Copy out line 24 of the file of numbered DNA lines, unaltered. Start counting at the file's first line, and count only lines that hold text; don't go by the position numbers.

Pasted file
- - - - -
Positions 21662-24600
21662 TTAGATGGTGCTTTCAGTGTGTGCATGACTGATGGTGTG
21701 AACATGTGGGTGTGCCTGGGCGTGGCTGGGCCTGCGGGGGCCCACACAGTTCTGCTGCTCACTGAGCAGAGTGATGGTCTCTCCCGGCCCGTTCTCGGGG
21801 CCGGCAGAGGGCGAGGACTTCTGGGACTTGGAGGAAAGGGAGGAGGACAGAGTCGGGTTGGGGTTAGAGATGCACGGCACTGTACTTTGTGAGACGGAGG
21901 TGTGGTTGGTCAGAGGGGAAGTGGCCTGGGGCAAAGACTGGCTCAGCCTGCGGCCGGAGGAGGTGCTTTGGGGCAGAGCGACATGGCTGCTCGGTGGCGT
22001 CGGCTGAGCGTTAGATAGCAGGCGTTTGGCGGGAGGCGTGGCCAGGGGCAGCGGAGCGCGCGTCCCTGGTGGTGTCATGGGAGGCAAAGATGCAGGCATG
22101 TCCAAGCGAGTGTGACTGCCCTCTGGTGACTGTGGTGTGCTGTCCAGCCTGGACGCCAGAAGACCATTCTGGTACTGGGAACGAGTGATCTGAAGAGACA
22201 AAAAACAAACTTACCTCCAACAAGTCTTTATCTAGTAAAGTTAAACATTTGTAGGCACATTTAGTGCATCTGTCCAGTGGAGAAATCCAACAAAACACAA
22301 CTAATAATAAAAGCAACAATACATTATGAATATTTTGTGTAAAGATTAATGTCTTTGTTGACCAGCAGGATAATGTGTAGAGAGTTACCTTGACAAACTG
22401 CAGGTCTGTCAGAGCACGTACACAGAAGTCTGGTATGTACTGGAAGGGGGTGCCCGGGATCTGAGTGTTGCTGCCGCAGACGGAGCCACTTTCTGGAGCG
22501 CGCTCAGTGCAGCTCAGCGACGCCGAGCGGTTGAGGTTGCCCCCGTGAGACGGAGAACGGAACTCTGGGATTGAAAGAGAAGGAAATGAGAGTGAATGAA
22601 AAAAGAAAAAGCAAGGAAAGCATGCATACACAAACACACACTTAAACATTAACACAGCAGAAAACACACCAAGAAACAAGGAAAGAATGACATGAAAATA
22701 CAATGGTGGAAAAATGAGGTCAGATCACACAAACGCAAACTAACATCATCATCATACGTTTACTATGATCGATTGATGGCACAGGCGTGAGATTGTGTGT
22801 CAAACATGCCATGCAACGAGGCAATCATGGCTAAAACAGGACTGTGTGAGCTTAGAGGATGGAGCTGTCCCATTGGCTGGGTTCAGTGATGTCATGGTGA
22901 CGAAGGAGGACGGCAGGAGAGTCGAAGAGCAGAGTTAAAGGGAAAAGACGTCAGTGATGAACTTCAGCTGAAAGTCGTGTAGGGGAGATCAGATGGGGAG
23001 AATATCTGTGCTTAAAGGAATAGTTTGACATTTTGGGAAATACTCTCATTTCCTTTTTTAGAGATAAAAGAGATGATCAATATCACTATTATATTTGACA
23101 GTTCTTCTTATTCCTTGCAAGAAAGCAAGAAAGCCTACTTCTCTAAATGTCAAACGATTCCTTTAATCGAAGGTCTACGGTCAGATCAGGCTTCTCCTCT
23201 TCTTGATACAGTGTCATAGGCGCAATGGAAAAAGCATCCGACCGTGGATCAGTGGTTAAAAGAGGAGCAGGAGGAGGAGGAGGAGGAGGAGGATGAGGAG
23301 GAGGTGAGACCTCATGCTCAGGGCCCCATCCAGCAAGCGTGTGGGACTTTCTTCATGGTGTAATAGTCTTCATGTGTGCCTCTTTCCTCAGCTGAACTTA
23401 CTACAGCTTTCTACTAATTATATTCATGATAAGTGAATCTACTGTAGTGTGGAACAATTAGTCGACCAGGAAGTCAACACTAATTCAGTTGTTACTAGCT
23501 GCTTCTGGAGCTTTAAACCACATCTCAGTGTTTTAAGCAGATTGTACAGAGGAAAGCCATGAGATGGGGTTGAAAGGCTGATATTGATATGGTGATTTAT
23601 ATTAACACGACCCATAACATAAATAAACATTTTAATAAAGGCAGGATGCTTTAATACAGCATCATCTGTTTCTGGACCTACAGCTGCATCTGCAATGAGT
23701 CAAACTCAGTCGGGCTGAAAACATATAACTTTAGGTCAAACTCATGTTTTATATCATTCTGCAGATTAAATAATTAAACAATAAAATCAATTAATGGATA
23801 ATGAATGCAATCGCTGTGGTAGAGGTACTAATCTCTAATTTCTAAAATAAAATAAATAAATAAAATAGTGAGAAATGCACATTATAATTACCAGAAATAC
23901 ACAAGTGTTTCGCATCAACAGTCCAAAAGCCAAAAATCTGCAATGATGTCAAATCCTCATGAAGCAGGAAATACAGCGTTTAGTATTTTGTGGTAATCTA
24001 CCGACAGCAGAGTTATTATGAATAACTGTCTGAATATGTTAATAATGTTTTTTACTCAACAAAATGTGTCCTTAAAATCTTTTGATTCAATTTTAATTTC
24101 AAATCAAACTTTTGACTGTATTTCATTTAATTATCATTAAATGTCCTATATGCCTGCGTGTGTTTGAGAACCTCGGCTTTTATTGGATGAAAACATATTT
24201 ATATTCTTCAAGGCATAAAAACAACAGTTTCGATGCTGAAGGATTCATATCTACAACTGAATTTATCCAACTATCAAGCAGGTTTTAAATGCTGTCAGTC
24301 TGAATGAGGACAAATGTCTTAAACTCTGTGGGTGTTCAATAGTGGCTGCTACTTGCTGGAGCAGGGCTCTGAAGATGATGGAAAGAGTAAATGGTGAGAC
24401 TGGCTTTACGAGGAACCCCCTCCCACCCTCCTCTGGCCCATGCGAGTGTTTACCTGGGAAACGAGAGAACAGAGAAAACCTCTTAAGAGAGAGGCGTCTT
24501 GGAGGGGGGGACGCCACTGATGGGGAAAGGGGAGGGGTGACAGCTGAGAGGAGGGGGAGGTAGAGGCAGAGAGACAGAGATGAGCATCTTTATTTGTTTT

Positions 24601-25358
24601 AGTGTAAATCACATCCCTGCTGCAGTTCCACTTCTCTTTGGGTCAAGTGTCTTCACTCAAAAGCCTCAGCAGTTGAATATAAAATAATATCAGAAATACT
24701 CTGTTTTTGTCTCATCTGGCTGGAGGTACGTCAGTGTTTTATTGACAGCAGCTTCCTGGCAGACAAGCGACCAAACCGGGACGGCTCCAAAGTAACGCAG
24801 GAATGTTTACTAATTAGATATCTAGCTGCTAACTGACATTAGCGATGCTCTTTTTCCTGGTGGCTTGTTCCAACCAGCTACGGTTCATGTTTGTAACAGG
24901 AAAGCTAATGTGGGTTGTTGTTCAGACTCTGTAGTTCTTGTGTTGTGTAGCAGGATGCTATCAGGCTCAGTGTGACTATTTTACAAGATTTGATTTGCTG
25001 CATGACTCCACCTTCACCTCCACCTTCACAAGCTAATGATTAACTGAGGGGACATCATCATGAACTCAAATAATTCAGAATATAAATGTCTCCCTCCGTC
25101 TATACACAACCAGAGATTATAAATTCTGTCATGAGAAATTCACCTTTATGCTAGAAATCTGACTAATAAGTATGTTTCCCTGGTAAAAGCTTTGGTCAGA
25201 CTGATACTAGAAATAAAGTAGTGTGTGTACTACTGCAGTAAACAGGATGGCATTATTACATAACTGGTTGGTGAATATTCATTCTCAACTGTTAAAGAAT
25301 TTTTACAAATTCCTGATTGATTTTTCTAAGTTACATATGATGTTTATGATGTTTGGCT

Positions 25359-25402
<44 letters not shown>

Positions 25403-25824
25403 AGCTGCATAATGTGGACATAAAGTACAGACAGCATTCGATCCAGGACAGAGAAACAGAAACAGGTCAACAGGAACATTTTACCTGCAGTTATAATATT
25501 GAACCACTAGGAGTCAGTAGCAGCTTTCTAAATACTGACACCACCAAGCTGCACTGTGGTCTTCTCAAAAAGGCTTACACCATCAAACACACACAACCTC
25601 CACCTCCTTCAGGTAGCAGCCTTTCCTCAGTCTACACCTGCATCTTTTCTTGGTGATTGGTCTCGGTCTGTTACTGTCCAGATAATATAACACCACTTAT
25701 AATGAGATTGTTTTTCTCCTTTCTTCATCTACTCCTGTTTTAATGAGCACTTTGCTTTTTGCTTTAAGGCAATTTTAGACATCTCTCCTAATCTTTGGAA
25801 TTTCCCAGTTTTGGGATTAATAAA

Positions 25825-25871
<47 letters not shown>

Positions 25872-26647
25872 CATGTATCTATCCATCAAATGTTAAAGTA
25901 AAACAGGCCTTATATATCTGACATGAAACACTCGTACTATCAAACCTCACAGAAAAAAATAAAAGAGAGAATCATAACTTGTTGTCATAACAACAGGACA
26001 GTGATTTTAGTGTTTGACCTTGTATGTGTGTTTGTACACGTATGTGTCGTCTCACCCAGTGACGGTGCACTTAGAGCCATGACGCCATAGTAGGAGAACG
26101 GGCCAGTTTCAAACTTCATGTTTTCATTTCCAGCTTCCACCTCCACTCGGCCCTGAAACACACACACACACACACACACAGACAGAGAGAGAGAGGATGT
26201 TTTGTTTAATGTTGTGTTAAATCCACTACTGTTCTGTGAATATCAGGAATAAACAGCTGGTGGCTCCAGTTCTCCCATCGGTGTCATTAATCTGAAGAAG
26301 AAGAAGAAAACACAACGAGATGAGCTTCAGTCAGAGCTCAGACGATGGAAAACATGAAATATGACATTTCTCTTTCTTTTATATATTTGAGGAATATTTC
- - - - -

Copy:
23801 ATGAATGCAATCGCTGTGGTAGAGGTACTAATCTCTAATTTCTAAAATAAAATAAATAAATAAAATAGTGAGAAATGCACATTATAATTACCAGAAATAC